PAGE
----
Idaho euthanizes two bighorn sheep
Last week, Idaho Game and Fish (IDFG) officers had to euthanize two bighorn sheep that came into contact with a domestic herd. Because domestic sheep are often carriers of bacterial pneumonia – a fatal disease that has caused multiple die-offs within wild herds – IDFG made the tough decision to lethally remove the bighorn sheep in order to prevent the spread of disease.
According to Local News 8, the bighorn sheep – a five-year-old and a six-year-old – were discovered “on a hillside adjacent to a small flock of domestic sheep on the outskirts of Challis” in Idaho. IDFG tried to dart and radio collar the bighorn sheep, but failed during both attempts.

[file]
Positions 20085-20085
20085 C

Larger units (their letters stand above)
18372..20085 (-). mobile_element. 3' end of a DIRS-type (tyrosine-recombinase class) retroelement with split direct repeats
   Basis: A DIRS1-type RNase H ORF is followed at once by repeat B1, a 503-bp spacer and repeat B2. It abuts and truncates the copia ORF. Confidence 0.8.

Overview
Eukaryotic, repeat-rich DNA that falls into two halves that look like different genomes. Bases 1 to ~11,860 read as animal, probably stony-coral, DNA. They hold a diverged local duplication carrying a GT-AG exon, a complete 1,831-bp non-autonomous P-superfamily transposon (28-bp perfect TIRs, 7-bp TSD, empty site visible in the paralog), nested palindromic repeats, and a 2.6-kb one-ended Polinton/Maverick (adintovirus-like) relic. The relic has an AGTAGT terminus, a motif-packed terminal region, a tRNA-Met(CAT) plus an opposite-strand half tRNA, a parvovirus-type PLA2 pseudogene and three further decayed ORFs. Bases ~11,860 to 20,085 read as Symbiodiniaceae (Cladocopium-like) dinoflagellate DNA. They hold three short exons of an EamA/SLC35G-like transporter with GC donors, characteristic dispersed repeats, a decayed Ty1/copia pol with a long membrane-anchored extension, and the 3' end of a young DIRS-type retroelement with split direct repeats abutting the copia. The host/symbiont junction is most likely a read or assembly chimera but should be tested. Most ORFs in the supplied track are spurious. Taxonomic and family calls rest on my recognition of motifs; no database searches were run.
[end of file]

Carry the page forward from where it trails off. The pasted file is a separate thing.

“In a few cases, we've lost entire wild sheep herds,” Tom Curet, IDFG regional supervisor in Salmon, Idaho, told Local News 8. “More often we see 50 to 70 percent losses, followed by many years of low lamb survival.”
Euthanizing the bighorn sheep followed state protocol. According to IDFG’s 2010 Bighorn Sheep Management Plan, bighorn sheep that come into contact with domestic herds must be lethally removed to prevent the spread of disease to wild herds.